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The design of the saddle is smart. There is a handle lip at the rear that assists parents to hold onto the seat as my boy learns how to balance riding. Smart!

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The stem is pretty much a rugged 22.5mm BMX stem. This is fantastic from a longevity point of view, because I will be able to upgrade to a full size BMX stem when he gets older and taller without any issues. It is solid too, rigid and no flex.

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It is a single speed, and the rear mechanicals are covered up well by the transmission guard. This is good because it means that there will be less muck getting into the drivetrain. The rear brake is engaged by pedalling backwards, and I have many fond memories of doing rear brake skids on my BMX bike.

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The transmission guard is well designed and has a smart cutout for chainstay. This is probably the cheapest looking part on the bike, but it is supposed to be a plastic guard to keep the leg from getting caught in the transmission.

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The grips are great for small hands, and the rubber is durable but tactile and not too hard. The front brake lever is adjustable for reach too, again quality.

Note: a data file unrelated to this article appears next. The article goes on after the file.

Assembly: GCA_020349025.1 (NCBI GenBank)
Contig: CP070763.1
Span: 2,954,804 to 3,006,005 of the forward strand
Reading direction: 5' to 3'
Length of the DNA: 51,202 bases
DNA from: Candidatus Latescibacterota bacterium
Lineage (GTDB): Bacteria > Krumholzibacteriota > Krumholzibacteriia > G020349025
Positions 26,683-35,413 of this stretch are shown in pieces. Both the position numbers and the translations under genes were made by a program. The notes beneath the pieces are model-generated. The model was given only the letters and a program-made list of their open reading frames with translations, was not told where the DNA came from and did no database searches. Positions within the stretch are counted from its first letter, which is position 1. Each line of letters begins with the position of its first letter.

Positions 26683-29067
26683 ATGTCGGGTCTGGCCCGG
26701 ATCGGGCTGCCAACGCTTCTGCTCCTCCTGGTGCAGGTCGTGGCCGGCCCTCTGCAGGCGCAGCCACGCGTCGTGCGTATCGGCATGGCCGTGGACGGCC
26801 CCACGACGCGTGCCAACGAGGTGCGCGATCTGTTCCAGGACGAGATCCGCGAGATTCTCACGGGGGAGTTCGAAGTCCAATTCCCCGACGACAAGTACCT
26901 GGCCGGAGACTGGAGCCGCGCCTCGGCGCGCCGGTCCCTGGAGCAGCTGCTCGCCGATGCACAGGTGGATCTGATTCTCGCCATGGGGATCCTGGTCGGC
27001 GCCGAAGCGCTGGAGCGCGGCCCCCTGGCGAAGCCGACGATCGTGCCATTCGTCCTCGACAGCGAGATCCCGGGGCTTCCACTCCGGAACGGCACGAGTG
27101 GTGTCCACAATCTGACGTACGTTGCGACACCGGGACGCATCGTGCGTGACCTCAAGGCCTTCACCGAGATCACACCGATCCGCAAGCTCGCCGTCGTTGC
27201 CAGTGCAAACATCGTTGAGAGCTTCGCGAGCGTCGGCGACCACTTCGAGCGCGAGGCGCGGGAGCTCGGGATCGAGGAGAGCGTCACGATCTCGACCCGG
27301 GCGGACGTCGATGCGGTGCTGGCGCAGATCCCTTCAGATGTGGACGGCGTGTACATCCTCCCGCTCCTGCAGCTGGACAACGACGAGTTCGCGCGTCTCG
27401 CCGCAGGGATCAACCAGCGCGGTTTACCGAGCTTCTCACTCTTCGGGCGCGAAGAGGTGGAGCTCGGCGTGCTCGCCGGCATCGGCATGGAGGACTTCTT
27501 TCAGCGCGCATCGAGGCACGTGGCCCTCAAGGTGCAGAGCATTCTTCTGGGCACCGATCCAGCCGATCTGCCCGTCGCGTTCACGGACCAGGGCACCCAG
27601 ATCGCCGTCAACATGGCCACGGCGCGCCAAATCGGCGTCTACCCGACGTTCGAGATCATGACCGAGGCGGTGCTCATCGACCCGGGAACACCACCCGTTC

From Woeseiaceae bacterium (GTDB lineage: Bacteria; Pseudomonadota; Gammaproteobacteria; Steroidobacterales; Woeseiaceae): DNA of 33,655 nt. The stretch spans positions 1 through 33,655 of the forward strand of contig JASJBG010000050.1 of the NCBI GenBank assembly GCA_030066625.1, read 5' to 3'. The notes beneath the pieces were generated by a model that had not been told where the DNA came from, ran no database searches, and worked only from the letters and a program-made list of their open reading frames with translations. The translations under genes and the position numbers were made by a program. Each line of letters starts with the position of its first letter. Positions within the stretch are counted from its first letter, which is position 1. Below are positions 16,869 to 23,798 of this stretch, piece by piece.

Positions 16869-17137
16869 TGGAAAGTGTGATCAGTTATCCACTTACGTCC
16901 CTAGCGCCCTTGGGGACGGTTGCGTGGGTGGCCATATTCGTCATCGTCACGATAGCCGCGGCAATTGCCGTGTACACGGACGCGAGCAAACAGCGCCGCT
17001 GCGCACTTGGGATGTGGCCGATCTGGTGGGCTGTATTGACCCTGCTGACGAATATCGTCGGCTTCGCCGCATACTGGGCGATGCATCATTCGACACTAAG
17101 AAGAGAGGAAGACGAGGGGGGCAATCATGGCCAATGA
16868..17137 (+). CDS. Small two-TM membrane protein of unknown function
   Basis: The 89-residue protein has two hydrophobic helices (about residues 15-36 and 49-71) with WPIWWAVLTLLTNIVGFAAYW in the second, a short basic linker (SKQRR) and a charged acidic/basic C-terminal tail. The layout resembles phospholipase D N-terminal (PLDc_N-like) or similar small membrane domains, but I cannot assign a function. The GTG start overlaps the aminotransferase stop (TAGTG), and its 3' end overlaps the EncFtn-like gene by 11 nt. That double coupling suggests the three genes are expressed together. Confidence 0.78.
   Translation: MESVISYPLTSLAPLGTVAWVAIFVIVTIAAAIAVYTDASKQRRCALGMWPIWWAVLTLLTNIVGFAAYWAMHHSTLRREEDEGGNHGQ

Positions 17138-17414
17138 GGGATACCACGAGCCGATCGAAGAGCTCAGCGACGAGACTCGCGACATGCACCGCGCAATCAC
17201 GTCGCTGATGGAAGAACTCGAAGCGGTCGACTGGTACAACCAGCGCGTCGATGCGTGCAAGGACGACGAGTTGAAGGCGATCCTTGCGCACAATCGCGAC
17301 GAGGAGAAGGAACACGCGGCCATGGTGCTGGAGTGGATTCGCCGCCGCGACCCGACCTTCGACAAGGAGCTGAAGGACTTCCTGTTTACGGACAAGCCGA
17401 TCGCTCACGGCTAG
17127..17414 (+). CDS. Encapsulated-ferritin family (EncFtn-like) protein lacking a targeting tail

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And in a final touch of quality, the brake cable is a Jagwire. Who puts Jagwire on kids bikes? – Specialized do.

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I said at the start of the post that this bike is the business and when you have a good look it really is. Probably the biggest thing that I noticed when shopping around for kids bikes was how much lighter it was compared to others. This won’t come out in photos, but is super important for your child. A lot of that has gotta be in the frame design and the wheels. You want them to enjoy the ride not spend their time lugging around an oversized piece of metal.

So if you are looking for the first bike for your child, don’t waste your money on crappy cheap bikes from Kmart or Target. Spend the extra $50 or so and get this one. The fact is the other department store bikes are cheap, poorly designed, and probably weigh more than my dual suspension MTB (I am talking about you Huffy). But also look hard at what you are buying if you go for some of the other big brands. I looked at the Trek Jet 16 and it was very inferior in build quality and design with a whole bunch of unnecessary plastic “extras” – heavy too. I also looked at the Cannondale Trail 16 which was better design, but it was heavy! The great thing about this Specialized bike is that it also comes in a trim for girls too – if only that was the same as the hot pink as Chavanel rode on in last year’s TDF.

And on the most important question… How does it ride? I can’t get my son off of it. The video will come shortly, as soon as I take off his training wheels – he is ready.

P.S. I tried to justify getting a matching McLaren Venge, but then realised that divorce was not a life experience I was looking for.